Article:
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Medical Statistics Made Easy


Developing a research project

Research is an organised and systematic way of finding answers to questions

Say why you are interested in your topic area. Take time to make sure you are asking the right question. Some examples of research questions are:
Does a cold environmental temperature result in falsely low readings of tympanic temperature?
Do longer consultation times reduce consultation frequency?

This should be closely related to the aim.
Describe what you have done in a way that would enable the reader to repeat your work.

Try to present results neatly and use graphs and charts only if this clarifies.

This is where you should restate the main findings and write about the strengths and weaknesses of this research study. Compare these results with those of other research studies in the same area. What are the implications of your study? What changes do you suggest in your practice or in primary care generally?

Summarise and then possibly suggest further research.

Refer to papers that resulted in you formulating an aim. You could also refer to papers that contributed to the development of your method.




Research methodologies and types of study

Meta Analysis
Systematic Review
Randomised Controlled Trials RCTs
Narrative Research
Cross Sectional Studies
Case Control Studies
Cohort Studies
Prospective & Retrospective Studies


Systematic reviews and meta analysis

any attempt to synthesise the results and conclusions of two or more publications on a given topic.

Systematic review
a review that strives to comprehensively identify and track down all the literature on a topic. Searches needed of unpublished work, foreign journals, citation searches and follow up of references.

a specific statistical technique for assembling all the results of several studies into a single numerical estimate.


Literature review

How to write a literature review Santa Cruz University

What is a literature review? University North Carolina

The purpose of a literature review is to find and evaluate existing research evidence on a topic.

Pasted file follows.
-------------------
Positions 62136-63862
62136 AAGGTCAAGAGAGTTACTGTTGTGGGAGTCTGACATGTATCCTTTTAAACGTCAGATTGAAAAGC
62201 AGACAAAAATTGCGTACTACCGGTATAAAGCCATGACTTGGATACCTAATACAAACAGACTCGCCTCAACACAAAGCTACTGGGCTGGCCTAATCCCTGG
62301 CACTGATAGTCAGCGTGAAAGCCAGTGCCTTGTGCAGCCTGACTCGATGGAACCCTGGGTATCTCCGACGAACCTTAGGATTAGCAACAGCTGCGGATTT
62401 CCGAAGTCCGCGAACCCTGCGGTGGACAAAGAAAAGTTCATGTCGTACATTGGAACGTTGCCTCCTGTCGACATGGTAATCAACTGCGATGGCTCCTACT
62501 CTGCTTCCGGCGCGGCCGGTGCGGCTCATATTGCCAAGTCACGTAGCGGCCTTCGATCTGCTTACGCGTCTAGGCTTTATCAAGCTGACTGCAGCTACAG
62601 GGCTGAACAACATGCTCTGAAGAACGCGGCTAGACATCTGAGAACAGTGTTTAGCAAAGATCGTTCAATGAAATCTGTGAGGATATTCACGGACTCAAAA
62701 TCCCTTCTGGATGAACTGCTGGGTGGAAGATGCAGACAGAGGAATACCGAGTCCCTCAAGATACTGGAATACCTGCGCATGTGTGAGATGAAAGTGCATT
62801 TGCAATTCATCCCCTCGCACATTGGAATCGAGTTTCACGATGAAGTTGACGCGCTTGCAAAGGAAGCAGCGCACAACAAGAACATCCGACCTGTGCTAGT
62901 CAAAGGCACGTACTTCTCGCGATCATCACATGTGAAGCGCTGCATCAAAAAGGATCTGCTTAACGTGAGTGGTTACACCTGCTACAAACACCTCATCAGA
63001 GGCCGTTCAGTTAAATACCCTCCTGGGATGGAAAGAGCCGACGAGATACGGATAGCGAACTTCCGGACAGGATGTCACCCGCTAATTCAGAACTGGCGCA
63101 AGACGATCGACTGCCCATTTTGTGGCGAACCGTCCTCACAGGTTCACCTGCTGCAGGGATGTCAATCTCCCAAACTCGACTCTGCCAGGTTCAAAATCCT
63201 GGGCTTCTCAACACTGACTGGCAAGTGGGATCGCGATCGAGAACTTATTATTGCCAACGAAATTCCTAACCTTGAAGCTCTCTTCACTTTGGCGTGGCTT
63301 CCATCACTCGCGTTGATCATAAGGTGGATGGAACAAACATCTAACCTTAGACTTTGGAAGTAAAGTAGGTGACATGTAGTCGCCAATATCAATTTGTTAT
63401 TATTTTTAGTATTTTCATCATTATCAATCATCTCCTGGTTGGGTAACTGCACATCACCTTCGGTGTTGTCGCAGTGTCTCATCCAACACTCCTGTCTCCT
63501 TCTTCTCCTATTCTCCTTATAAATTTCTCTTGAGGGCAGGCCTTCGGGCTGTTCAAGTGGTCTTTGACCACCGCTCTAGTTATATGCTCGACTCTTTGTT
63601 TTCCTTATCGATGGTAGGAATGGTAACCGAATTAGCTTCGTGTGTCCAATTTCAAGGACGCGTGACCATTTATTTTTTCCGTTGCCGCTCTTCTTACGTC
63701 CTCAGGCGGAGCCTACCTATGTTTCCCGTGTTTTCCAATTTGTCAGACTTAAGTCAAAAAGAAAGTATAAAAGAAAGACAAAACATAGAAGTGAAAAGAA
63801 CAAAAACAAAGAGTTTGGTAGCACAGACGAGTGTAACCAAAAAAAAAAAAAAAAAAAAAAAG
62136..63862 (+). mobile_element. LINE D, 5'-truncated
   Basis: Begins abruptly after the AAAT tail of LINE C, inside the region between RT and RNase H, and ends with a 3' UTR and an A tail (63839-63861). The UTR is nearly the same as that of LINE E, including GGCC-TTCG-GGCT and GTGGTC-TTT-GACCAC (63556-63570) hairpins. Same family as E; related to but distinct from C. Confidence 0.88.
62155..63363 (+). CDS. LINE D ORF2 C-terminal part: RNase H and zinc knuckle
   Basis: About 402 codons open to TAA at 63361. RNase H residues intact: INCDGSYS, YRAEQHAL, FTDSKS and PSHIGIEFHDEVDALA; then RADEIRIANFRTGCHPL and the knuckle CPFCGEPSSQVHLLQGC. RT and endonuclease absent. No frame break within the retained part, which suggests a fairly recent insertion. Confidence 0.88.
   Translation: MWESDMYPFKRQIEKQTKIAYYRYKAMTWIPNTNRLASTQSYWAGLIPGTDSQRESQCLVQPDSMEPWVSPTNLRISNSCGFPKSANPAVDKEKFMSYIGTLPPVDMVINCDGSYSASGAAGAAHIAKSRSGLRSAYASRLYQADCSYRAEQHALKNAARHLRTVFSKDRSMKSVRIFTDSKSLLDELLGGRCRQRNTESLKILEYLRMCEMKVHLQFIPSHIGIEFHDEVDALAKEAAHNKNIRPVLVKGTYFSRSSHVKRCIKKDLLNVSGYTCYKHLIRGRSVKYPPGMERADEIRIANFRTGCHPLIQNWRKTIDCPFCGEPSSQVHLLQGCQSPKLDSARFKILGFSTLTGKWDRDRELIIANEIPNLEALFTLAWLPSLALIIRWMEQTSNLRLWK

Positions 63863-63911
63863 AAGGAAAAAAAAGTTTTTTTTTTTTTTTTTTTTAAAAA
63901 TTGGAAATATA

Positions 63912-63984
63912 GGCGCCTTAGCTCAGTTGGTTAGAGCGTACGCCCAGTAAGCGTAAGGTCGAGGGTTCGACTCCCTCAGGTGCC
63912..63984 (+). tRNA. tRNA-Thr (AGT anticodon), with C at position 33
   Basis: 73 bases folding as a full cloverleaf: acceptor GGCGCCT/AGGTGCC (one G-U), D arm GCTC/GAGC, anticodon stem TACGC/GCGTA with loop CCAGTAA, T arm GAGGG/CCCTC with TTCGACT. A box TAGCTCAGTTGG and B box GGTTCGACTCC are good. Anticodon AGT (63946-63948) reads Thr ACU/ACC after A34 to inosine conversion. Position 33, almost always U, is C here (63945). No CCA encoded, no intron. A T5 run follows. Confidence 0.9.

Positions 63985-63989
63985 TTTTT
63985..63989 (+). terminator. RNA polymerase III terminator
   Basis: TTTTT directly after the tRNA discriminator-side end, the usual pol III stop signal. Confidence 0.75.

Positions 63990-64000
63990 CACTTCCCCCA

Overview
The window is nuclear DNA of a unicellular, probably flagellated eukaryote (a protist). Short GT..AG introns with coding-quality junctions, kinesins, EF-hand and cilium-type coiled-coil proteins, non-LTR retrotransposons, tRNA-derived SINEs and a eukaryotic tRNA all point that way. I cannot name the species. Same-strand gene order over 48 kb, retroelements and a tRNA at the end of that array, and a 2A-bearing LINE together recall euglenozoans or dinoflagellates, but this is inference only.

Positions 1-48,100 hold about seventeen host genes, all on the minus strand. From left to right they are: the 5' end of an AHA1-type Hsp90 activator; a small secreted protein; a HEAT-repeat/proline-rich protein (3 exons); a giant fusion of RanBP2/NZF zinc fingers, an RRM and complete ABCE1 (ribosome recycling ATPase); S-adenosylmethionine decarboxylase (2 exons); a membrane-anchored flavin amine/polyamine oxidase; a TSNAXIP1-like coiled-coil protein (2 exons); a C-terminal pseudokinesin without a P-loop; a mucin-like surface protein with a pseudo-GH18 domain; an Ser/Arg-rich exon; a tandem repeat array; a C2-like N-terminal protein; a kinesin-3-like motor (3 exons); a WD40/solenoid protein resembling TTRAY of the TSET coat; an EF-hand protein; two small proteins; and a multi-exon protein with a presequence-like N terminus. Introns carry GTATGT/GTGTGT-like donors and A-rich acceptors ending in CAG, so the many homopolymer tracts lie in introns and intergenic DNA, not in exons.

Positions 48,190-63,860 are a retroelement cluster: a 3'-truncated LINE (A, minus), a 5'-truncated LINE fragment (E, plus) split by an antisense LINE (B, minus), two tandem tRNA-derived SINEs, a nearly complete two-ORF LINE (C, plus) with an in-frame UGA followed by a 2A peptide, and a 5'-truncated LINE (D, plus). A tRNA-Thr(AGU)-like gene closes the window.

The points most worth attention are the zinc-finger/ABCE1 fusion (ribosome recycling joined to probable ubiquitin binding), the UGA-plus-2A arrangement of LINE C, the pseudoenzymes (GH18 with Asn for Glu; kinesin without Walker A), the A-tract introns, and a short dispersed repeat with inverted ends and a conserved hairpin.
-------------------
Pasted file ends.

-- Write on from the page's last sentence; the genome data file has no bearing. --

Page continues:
It can be described as ‘secondary research’, and as such should set out to answer a clear question.

Say why you chose your particular topic and what use the findings will be to your practice. Keep your question simple, clear and relevant e.g.
Do patient participation groups improve patient care?
What is the evidence for the use of antibiotics in acute otitis media?

Which databases did you search? e.g. Medline, Embase, Cochrane. What keywords did you use? How did you select the papers to read? How did you judge a paper to be worth including? What criteria did you use to evaluate the papers?

Describe the range of literature you identified, and critically appraise the most relevant and important papers. These papers may themselves be reviews or meta-analyses. You need to provide more than just a descriptive list of articles and books.

Say what the main findings of your review are, how complete the review is, and what its limitations are. How much weight do you think you can give to the evidence you present? How do your findings compare with existing guidelines or accepted practice? Your recommendations for change should be in this section e.g. recommending that there should be more young people on the patient participation group.

Summarise the evidence and information you have collected, and the implications for practice including suggestions for further study.

You can include references chosen for your review and also those that have helped you with your method e.g. a paper on how to do a literature review or on critical appraisal of the literature.


Internet searches

Internet searches Berkeley Tutorials

Effective Internet searches Media Awareness Canada


Boolean web searching

Boolean Searching on the Internet internet tutorials.net



Qualititive research

Qualitative Versus Quantitative Research wilderdom.com

Qualitative Research carbon.ucdenver.edu

What is qualitative research? qsrinternational.com


Interviews focus groups questionnaires

Focus Groups NY State University

focus group tips.com


Pilot studies

Pilot studies experiment-resources.com


Narrative research



Action research


John Sandars Action Research and Practice based learning
Action research infed.org

A method of doing research and solving a problem at the same time with the aim of providing the most effective and efficient health care
eg Would a 3 day course of trimethoprim for cystitis be just as effective as a 7-day course?
It is more about improving practice rather than improving knowledge

It is not the same as audit
Audit involves standard setting and evaluating to see if has been met
Action research is about a critical enquiry: will the change enable us to act differently

3 stages
ENQUIRY the question you ask (a real clinical issue) it needs to be realistic and achievable
ACTION the action you wish to investigate
PURPOSE mainly to improve health care (+knowledge